If you didn’t know of Ottolenghi’s middle-eastern inspired dishes before, you may know his name from his recent appearances on Australian Masterchef. And, Gary’s ongoing incorrect pronunciation of his name ….. yoh-tam! It’s actually ‘yoh-tem’ if you’re wondering.
I’ve been swept up by the ‘Ottolenghi Effect’ as they call it. I’ve found myself owning nearly every cookbook of his, meticulously adding post it notes to all the recipes (which by the way tend to have nothing short of what seems to be 400 ingredients….). In a past life, I’d never actually cooked a thing from the books. Seriously, the book Simple (another one of his famous cookbooks) couldn’t be less reflective of its title.
Anyway … lockdowns and so forth …. I picked up his book Flavour last year, another purely vegetable-based book from the master – the two others being Plenty and Plenty More. Yotam writes that what distinguishes this book apart from his 2 other vegetable books is a focus on the 3 ‘Ps’ (process, pairing and produce). For me, the reasons why I got on the tools and decided to take the plunge into this cookbook was twofold: (1) I didn’t have to go to 10 different stores in VIC to find the ingredients for one dish, and then not quite find what I was looking for, so land on an inferior replacement; and (2) there were meals, proper vegan meals, not little wanky side dishes that I needed to cook a whole other thing with it to make it a dinner.
So here are my top 3 recipes from Ottolenghi’s Vegetable Cookbook, Flavour.
The Ultimate Tray Bake Ragu
A one-pot wonder with … you guessed it … maximum FLAVOUR. Aromats and mushies get chopped in a food processor, thrown into a large baking dish with intense umami flavours like Miso and Soy Sauce. Lentils and Barley follow suit. Coconut cream gives it that milky unctuousness. All with ingredients that you can buy at your local supermarket (win). The 60g of dried porcini mushrooms will set you back a bit, but do not skimp out here. Coles even sells these bad boys and they will do you just fine. This makes at least 8 portions and no one is complaining about that. Ragu for Daaaays.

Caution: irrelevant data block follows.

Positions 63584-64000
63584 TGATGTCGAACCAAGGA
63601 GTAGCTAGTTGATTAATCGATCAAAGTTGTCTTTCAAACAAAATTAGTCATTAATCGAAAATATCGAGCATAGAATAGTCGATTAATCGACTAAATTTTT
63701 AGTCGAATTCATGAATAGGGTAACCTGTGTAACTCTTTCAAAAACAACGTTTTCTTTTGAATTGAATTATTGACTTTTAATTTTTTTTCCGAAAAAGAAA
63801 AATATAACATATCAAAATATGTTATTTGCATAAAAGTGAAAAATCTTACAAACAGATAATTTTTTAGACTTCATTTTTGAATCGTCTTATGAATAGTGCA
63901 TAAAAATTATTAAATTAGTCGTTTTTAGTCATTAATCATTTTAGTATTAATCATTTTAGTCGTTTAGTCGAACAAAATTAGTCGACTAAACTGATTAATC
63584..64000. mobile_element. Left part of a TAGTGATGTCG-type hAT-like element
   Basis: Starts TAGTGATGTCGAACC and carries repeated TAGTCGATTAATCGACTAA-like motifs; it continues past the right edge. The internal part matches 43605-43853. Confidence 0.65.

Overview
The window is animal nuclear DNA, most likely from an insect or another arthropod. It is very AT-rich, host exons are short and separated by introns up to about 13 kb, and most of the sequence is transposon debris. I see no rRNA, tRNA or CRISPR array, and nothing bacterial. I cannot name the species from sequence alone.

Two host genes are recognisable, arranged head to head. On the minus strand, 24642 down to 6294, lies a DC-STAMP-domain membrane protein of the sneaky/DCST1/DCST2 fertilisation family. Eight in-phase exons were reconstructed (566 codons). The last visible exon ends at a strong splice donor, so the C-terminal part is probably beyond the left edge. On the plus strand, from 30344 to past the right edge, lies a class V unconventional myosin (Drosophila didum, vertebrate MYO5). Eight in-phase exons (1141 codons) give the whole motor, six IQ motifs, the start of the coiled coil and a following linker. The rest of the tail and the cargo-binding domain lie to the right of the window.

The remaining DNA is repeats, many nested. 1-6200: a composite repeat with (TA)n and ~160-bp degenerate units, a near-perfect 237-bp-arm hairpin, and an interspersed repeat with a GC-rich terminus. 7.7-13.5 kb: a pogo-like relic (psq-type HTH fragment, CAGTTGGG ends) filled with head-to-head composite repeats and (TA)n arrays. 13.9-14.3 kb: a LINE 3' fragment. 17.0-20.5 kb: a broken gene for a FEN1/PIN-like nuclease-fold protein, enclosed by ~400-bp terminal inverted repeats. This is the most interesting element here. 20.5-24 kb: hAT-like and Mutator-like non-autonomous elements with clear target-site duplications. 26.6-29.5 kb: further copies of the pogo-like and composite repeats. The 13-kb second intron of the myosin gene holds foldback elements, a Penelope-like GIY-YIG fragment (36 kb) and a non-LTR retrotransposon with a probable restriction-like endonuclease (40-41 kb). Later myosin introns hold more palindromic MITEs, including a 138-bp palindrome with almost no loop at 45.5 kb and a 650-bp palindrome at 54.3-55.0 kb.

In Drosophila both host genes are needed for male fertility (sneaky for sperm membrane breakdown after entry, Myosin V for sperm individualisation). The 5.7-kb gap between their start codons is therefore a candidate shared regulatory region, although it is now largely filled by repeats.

Here is what my vegan partner had to say about it – “Wow. This is epic. Where’d you buy this from? Is it Smith & Daughters? No, it’s not. Its better. What the ##$$% this is good.” Aaaaand, I’ll stop there because the swearing (in joy) just increased.
Stuffed Aubergine (Eggplant) in Curry and Coconut Dal
Put this on any dinner party table and your guests will be blown away. Or put it in front of your partner during lockdown and tell him that he better bloody like it. Yes, there’s a bit of process involved, but the result is well worth it. Think crumbled tofu mix (Yotam’s suggested vegan replacement for paneer), flavoured with salty mango pickle (bought from any indian grocer) rolled in eggplant sheets. These little parcels sit on top of a coconut dal flavoured with curry leaves. Grab a mate and make an activity out of it.
From the mouth of my vegan partner … “Oooooooh boy. Oh, my, god. Get in my mouth. You won’t even know what hits you when you take a bite of this eggplant-y/dal-y/tofu-y flavour bomb. Do I even deserve this?”
See I told you it’s pretty…….
Portobello Steaks and Butter Bean Mash
Real talk, I didn’t make this because my partner does not like mushrooms in their whole form (yes, he liked the ragu, but that’s because he didn’t know they were mushies at the time – *wink wink nudge nudge*), but one of my girlfriends whipped it up and my oh my was it goood. As good as any steak, or even better, these mushrooms are oozing with garlic-chilli goodness. A twist on mash using butter beans is genius and gives it that ultimate comfort food vibe.
And there you have it, three of my favourite dishes from Yotam’s vegetable-inspired Flavour cookbook.
Do you have any faves that I’ve missed?